President Donald Trump signed an Executive Order Monday morning, replacing a Jan. 27 travel ban that stalled in federal court. The revised order will take effect March 16 and will halt visa issuance to nationals of six countries—Iran, Libya, Somalia, Sudan, Syria and Yemen—for 90 days.

Key points:

  • Iraqi nationals, who were included in Trump’s initial order, will be exempted under the revised order.
  • All visas that are currently valid will remain valid, including those for nationals of the six countries covered by Monday’s order. Visas that would have been revoked under the Jan. 27 order will also remain valid.
  • Green card holders are exempt from the order.
  • Nationality will be determined based on the passport a traveler presents when traveling. This means that dual nationals of one of the six countries and another country should be admitted to the U.S. if they present a passport for the country that is not covered by the order.
  • The Department of Homeland Security and State Department consular officers may grant waivers on a case-by-case basis if a foreign national can demonstrate that his or her entry into the U.S. is in the national interest, does not pose a threat to national security and that denying entry would cause undue hardship. If the waiver is approved for visa issuance, it would remain in effect for the validity of the visa.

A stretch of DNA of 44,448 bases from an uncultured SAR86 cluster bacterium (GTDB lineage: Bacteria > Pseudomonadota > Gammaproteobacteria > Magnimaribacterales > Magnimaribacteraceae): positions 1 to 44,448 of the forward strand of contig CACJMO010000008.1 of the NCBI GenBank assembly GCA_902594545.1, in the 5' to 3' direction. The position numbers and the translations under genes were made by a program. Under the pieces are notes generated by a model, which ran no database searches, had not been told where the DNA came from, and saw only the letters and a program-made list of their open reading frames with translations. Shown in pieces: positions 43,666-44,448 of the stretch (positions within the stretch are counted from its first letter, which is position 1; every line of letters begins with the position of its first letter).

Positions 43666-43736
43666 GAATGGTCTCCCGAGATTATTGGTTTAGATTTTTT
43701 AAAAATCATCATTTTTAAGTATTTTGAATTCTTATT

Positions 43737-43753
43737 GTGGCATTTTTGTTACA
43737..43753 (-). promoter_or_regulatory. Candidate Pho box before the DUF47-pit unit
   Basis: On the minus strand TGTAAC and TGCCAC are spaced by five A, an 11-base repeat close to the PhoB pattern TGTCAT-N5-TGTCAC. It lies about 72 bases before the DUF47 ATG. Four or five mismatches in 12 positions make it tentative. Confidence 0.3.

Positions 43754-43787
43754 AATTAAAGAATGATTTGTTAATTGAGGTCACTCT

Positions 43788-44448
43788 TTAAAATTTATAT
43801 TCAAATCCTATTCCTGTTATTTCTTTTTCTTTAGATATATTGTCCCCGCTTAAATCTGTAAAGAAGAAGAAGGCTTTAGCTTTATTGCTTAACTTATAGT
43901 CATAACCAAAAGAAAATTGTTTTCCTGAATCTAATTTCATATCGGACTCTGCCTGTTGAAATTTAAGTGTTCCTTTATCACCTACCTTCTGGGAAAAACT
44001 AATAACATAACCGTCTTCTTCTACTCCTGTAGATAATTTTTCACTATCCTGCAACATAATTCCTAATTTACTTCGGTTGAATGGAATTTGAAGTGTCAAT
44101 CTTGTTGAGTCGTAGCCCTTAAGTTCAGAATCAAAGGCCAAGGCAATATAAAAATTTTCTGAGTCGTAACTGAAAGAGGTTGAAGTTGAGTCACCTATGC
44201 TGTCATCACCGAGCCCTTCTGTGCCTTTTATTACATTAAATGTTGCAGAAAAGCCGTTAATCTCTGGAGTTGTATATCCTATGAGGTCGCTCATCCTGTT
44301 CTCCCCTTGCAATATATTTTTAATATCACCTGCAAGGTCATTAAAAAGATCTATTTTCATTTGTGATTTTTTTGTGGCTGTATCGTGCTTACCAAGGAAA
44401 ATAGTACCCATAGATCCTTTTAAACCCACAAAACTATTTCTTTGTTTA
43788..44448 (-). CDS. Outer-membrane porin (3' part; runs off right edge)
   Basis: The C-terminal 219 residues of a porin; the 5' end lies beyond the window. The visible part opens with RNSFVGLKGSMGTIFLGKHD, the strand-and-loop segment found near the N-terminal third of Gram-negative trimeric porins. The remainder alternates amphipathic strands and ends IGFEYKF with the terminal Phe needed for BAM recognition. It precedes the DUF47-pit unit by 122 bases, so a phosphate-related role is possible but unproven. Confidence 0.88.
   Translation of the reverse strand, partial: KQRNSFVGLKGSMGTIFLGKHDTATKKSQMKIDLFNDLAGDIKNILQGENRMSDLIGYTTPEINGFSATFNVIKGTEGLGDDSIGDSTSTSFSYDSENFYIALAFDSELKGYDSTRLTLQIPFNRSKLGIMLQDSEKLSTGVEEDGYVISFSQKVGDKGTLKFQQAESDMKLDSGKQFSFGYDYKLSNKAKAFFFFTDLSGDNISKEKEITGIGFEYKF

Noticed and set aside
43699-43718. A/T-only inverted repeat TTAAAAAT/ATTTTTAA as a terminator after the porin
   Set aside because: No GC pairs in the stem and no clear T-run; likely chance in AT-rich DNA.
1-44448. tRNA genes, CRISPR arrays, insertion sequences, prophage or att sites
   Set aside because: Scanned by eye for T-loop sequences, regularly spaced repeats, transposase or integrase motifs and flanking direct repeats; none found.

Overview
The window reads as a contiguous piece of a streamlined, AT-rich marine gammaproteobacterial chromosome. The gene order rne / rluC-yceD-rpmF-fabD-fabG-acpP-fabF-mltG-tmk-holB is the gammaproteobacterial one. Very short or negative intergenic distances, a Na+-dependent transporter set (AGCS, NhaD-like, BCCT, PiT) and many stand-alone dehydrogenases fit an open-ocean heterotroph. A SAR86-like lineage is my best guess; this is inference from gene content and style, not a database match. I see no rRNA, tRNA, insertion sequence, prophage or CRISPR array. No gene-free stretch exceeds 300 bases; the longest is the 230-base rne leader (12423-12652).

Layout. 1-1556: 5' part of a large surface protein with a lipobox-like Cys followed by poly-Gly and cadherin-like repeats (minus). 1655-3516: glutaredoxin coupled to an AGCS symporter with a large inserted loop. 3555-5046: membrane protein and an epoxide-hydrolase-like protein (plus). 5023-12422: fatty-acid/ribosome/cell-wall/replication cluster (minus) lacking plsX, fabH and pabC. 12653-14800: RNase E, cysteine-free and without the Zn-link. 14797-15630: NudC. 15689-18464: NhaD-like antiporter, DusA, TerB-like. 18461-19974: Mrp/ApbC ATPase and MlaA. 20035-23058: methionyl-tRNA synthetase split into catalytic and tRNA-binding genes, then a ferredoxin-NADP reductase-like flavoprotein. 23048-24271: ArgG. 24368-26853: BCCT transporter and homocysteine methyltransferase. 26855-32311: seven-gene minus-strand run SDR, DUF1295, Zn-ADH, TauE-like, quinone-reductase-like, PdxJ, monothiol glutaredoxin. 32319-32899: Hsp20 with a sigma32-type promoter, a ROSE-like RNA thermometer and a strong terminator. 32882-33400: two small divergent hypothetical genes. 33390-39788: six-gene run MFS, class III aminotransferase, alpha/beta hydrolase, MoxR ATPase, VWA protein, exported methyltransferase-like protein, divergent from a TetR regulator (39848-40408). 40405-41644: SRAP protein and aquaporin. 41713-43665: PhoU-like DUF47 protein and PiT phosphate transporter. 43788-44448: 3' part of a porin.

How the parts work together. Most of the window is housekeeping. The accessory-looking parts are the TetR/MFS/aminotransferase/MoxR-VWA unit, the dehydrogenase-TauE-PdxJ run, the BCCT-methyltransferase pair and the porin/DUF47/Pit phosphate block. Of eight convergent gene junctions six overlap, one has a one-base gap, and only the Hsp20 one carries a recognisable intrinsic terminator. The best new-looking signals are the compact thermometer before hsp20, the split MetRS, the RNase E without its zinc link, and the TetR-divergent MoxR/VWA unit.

Background: Trump signed an Executive Order Jan. 27, denying entry to the U.S. to nationals of seven countries. Several federal courts put portions of the order on hold, however, and after the Ninth Circuit court of appeals upheld a nationwide injunction, the Trump administration set about revising the order. Monday’s order was drafted in part to survive legal scrutiny, but additional litigation is expected. The March 16 effective date should give courts enough time to review the legality of the order before it takes effect. For additional information on Monday’s Executive Order, please see DHS’s fact sheet and Q&A.

BAL Analysis: BAL will continue to analyze Monday’s order and provide updates on its expected impact. From now until March 16, foreign nationals should continue to be able to enter the U.S. under the rules that were in place before the initial Executive Order was signed. Employers with personnel inside the U.S. who would be subject to the new order, however, should continue to advise employees to exercise caution in planning travel.

This alert has been provided by the BAL U.S. Practice group. For additional information, please contact

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